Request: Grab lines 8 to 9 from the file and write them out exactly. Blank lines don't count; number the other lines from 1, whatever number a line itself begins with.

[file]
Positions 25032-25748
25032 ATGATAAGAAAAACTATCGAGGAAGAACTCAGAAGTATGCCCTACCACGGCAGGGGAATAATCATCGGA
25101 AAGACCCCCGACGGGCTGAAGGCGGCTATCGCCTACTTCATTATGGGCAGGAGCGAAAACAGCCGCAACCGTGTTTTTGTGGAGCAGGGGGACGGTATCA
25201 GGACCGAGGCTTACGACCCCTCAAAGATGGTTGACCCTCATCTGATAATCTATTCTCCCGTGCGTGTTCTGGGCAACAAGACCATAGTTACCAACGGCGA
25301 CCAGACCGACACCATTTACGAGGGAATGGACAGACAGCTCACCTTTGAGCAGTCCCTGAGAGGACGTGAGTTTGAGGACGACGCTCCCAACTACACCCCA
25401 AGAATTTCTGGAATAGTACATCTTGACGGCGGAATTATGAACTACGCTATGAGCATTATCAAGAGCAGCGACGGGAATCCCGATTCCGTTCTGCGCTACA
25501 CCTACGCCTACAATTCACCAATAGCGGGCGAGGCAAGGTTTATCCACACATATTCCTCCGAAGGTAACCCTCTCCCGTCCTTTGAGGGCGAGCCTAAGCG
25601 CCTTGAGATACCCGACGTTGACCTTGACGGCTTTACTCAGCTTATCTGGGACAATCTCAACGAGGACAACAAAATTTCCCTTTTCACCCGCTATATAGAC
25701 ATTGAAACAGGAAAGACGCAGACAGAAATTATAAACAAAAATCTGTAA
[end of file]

25601 CCTTGAGATACCCGACGTTGACCTTGACGGCTTTACTCAGCTTATCTGGGACAATCTCAACGAGGACAACAAAATTTCCCTTTTCACCCGCTATATAGAC
25701 ATTGAAACAGGAAAGACGCAGACAGAAATTATAAACAAAAATCTGTAA